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NYC // Harlem’s First Black Comic Book Festival @ The Schomburg | Jan. 12

On January 12th, Harlem’s Schomburg Center For Research in Black Culture will hold the historic neighborhood’s first Black Comic Book Festival. The full day of activities includes a film screening of ‘White Scripts and Black Supermen: Black Masculinities in Comic Books,’ a pop-up art exhibition in honor of legendary comic book artist Jack Kirby, discussions, workshops and more!

White Scripts and Black Supermen - Black Masculinities in Comic Books
‘White Scripts and Black Supermen: Black Masculinities in Comic Books’ by Johnathan Gayles, PhD

On January 12th, Harlem’s Schomburg Center For Research in Black Culture will hold the historic neighborhood’s first Black Comic Book Festival, presented by the Schomburg Junior Scholars and Jonathan Gayles, PhD (Georgia State University).

The dynamic event celebrates the rich tradition of black superheroes, where attendees of all ages will enjoy a day full of activities, including a film screening of Gayles‘ White Scripts and Black Supermen: Black Masculinities in Comic Books, which looks at early hyper-masculinity of Black men in comics.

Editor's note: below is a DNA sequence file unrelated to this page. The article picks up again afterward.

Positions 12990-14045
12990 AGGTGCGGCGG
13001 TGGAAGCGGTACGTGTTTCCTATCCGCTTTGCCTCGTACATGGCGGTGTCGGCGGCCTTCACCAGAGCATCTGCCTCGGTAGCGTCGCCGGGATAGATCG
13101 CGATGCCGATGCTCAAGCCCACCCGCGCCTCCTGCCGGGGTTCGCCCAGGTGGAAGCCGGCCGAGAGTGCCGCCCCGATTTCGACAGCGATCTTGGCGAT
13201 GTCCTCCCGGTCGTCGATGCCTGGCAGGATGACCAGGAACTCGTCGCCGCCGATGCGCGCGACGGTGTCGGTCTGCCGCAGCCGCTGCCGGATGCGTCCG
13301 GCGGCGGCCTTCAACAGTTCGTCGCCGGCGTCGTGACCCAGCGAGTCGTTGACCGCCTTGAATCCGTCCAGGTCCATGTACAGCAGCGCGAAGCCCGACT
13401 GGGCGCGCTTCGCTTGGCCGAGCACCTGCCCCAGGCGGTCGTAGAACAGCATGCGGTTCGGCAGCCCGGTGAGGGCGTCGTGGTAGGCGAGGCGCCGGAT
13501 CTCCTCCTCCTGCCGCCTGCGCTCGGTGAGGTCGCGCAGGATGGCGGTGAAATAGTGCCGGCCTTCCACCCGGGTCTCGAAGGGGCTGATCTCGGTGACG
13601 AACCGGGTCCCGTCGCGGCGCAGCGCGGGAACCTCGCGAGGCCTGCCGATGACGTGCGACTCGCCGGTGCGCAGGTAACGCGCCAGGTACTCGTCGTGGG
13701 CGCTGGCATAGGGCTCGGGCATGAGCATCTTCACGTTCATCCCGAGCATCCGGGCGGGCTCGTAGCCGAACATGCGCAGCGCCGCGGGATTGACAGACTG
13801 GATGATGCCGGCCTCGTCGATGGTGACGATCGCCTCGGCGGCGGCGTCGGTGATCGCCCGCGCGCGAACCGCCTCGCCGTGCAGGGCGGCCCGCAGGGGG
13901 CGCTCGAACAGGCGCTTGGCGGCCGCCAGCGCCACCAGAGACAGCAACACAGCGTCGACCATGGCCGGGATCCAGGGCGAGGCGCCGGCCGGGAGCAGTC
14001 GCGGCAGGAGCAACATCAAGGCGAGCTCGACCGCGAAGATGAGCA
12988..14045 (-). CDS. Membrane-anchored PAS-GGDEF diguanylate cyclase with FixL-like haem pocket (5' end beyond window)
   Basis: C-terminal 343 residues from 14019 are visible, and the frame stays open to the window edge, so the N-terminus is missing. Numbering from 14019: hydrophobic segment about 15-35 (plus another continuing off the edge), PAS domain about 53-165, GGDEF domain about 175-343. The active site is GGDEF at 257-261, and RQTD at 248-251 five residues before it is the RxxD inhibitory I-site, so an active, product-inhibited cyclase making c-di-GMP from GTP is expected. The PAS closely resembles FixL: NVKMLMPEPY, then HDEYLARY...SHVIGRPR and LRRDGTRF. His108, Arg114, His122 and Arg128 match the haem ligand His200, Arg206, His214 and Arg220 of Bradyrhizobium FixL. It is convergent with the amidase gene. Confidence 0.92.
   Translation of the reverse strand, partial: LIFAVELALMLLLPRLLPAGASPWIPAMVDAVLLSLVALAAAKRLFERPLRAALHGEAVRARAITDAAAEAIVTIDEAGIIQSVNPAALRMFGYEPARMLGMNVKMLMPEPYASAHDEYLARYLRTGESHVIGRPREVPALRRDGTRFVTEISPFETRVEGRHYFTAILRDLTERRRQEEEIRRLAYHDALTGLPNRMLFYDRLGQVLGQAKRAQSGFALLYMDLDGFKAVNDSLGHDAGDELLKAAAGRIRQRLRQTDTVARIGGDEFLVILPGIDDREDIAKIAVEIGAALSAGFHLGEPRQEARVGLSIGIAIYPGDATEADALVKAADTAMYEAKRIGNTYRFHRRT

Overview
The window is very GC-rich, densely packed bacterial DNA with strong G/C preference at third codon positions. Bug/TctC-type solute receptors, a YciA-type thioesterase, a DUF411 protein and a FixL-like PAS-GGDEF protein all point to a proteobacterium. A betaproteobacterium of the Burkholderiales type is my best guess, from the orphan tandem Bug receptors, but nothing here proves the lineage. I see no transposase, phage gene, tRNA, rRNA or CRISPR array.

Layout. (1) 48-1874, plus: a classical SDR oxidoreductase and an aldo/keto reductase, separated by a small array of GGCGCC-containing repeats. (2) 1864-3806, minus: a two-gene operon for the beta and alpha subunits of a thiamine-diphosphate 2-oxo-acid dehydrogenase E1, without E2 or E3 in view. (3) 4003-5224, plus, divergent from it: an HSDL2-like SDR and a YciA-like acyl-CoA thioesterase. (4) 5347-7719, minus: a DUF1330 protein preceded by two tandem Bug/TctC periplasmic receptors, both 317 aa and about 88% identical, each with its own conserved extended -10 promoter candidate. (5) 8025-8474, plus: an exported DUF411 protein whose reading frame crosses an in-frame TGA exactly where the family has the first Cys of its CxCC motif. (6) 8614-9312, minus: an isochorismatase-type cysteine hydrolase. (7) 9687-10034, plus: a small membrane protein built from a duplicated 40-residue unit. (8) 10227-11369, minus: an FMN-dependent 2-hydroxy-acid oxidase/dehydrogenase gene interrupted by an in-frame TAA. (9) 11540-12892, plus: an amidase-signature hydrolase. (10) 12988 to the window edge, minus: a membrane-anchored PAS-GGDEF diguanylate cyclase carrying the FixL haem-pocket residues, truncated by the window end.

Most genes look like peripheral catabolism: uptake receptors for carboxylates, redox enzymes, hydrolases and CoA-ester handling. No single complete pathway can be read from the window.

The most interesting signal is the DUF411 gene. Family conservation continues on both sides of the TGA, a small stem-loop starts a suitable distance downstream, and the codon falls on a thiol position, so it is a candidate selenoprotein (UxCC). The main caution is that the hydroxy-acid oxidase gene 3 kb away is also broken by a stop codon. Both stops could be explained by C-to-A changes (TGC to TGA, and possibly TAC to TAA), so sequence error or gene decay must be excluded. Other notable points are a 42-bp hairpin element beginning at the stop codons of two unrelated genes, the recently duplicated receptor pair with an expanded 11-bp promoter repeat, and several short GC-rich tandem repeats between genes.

A pop-up art exhibition, Black Kirby, will pay visual homage to legendary comic book artist Jack Kirby whose work consists of Captain America, Fantastic Four, Hulk, and the first known Black superhero — Black Panther.

There will also be panel discussions, hands-on workshops, and exhibit tables with premiere black comic book artists from across the country.

When

Saturday, January 12, 2013
10:00 am to 4:00 pm

Where

Schomburg Center for Research in Black Culture
515 Malcolm X Boulevard
New York, NY 10037-1801
(212) 491-2200

Cost

FREE

RSVP

Registration is required via email: schomburged@nypl.org. Learn more here.

Watch: White Scripts and Black Supermen Trailer

Through interviews with prominent artists, scholars and cultural critics along with images from the comic books themselves, this film examines the degree to which early Black superheroes generally adhered to common stereotypes about Black men. From the humorous, to the offensive, early Black superheroes are critically considered.

spotted via bleedingcool.com

By theComplex

theComplex is Sinuous Magazine's vibrant Editor-in-Chief and Creative Director. With 17 years of design and online writing experience, she has shaped Sinuous with her passions for the arts, design, music, food, and issues impacting marginalized communities. She greatly enjoys researching topics of interest, the art of foul language, voicing a thoughtful opinion, and incessant day-dreaming.